Maoist Forces: showdown at Bastar

While the world grapples with the coronavirus, at least 17 Central Reserve Police Force (CRPF) jawans lost their lives, at Bastar.

Bastar: A Maoist hotbed

On Saturday, March 21, 2020 the CRPF garrison deployed in Bastar suffered serious casualties. While at least 17 policemen were killed, 14 more were injured. This is the worst attack in the last two years after 24 CRPF policemen were killed in July 2018 in the Sukma District of Bastar Division in Chhattisgarh.

Apparently, lured by the information of a Maoist gathering at Elmagunda, a major offensive was planned, which involved almost 600 security force personnel. According to the plan, the security forces involving the District Reserve Guard (DRG), Special Task Force (STF) and CoBRA, advanced on three sides (Chitagufa, Burkapal and Tamelwada). Since the region is underdeveloped and Elmagunda is located almost 40 km from NH-30, the final assault would have had to be conducted on foot, to preserve the element of  surprise.

Sukma District is located in South Chhattisgarh, 513 Km from the capital Raipur. Connected by NH-30, to Raipur, Sukma is surrounded by Odisha to the East, Telangana to the South and Maharashtra to the West.

Analysis: Apparently, the task force could not establish contact with the Naxals as planned, at Elmagunda. However, on their return from the operation and while making their way to their vehicles, they were apparently ambushed by heavily armed Naxals. Reportedly, the engagement was fierce, lasting more than two hours. The security forces broke contact and returned to their base, only to discover that 13 policemen were missing. In subsequent operations, all the bodies were recovered, but at least 16 weapons were lost; including 12 AK-47s and one UBGL (under-barrel grenade launcher).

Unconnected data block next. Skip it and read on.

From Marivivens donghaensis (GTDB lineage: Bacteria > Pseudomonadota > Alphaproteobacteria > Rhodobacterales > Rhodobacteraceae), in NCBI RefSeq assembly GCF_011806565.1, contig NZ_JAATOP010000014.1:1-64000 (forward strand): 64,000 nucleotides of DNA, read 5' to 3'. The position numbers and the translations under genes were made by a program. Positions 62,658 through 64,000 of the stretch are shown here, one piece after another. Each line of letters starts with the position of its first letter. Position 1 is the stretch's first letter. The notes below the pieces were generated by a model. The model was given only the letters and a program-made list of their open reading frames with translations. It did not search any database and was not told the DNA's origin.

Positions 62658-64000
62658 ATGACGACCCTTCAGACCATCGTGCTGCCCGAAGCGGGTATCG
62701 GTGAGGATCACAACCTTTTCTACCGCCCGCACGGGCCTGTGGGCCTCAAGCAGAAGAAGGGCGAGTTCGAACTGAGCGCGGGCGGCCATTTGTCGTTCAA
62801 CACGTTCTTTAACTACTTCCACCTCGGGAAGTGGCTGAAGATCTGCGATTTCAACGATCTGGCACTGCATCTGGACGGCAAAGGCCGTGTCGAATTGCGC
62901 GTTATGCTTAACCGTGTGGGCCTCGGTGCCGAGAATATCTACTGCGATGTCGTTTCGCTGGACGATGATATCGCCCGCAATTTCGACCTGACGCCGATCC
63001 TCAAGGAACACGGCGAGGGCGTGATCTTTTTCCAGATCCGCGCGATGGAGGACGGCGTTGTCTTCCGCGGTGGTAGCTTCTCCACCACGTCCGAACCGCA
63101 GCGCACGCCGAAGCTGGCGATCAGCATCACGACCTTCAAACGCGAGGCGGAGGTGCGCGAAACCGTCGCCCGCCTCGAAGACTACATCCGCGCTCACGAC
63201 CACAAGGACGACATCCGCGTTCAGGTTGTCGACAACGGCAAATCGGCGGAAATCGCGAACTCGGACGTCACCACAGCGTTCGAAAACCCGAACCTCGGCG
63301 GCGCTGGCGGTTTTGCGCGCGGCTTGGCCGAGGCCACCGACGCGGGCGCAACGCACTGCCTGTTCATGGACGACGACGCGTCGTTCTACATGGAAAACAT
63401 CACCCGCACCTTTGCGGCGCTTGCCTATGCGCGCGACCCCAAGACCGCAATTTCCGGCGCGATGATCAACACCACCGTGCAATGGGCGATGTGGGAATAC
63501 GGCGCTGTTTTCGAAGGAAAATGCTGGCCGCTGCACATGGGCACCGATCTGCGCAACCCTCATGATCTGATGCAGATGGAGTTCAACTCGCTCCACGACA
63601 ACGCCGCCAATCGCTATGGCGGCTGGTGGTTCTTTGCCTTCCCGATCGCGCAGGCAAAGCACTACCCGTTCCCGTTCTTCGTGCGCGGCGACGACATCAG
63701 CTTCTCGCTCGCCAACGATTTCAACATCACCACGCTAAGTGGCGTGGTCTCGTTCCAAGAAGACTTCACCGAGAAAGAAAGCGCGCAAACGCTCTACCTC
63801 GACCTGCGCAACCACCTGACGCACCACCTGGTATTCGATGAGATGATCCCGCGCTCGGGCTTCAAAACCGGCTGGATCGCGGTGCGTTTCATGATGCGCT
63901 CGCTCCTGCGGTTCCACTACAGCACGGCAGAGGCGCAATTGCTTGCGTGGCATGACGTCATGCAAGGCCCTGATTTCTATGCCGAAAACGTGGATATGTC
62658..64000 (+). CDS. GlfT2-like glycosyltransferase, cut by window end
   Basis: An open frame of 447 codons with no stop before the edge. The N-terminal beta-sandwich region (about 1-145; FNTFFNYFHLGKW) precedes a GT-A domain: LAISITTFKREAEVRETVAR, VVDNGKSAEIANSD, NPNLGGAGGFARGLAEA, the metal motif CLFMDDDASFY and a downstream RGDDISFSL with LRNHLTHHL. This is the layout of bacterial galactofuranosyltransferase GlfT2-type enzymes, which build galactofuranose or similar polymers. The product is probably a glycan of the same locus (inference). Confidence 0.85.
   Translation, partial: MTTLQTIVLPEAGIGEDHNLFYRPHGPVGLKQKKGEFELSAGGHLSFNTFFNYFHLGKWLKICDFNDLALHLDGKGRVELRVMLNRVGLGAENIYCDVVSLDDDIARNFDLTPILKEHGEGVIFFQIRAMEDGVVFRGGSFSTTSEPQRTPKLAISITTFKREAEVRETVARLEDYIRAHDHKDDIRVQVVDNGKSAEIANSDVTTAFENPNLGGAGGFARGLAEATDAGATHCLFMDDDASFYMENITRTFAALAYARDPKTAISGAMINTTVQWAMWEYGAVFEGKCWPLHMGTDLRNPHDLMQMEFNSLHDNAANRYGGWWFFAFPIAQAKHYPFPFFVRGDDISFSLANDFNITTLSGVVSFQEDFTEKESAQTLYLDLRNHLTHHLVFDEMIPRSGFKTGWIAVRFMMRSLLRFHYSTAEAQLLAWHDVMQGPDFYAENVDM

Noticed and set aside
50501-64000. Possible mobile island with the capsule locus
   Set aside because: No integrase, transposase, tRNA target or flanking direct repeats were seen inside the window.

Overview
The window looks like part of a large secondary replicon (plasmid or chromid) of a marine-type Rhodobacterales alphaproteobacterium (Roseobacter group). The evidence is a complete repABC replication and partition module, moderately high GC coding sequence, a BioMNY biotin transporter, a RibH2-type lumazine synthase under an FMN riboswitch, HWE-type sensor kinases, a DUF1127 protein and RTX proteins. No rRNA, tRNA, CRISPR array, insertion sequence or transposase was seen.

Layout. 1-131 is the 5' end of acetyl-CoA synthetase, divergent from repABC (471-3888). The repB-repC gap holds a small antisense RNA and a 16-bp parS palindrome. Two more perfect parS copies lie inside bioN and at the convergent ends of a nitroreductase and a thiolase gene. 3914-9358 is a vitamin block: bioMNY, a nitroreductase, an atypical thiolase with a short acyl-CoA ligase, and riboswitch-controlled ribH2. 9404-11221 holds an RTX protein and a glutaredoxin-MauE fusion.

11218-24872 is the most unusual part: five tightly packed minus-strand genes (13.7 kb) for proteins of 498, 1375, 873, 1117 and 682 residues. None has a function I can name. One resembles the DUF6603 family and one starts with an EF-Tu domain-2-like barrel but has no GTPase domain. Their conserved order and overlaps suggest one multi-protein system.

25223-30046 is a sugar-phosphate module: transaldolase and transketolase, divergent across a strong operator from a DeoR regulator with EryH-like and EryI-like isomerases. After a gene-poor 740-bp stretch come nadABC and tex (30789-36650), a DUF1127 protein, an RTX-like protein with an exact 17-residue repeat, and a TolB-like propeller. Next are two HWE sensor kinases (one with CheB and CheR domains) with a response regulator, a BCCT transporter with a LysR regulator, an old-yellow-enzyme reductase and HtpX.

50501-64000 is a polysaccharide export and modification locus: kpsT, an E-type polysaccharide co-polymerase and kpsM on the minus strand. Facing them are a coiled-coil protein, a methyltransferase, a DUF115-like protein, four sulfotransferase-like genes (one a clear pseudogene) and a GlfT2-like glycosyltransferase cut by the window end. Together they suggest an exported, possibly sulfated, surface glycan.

Why did the CRPF undertake such a major operation, away from the Axis?

The CRPF has a challenging role in Chhattisgarh; holding in check the activities of the CPI (Maoists), protecting nation-building activities (road-construction, mobile towers etc.) and winning the hearts and minds of the local people. The national strategy appears to have significantly reduced the number of Naxal-affected districts in the country. According to a 2018, MHA report, 89% of Naxal violence is now confined to just 30 districts. However, in objective analysis, the Bastar Division of Chhattisgarh has always had a disproportionate number of Naxal incidents, with associated killings. Bastar Division is the Southernmost region of Chhattisgarh, comprising seven districts; Jagdalpur, Dantewada, Bijapur, Narayanpur, Sukma, Kondagaon and Kanker.

Analysis:  Like with any other insurgency, the CRPF is required to establish bases, dominate the area and reduce the influence of Maoists, over the local population. With development (road communications and mobile telephones), it is becoming increasingly difficult for Maoists to assert themselves. While development work is also progressing in the Bastar Division, the relative underdevelopment of the region still enables such attacks to be carried out. After carrying out the ambush, the Naxals are expected to have split into smaller groups and escaped to neighbouring Maharashtra, Telangana and Odisha.  

Assessment:

CRPF operations in Chhattisgarh are reportedly supported by Unmanned Aerial Vehicle (UAV) operations. However, it is surprising that UAVs failed to detect such a major Maoist ambush and provide timely early warning. Also, it is difficult to accept that Maoists can escape with CRPF weapons with impunity. Surely, aerial surveillance, aerial pursuit and coordination with neighbouring states can facilitate the recovery of the stolen weapons and bring the culprits to book. 

Not too far away, in Afghanistan, the US conducts war from UAVs, with literally no boots on the ground. In contrast, are we conducting operations in the Red Corridor, with too many boots on the ground and literally no UAVs?

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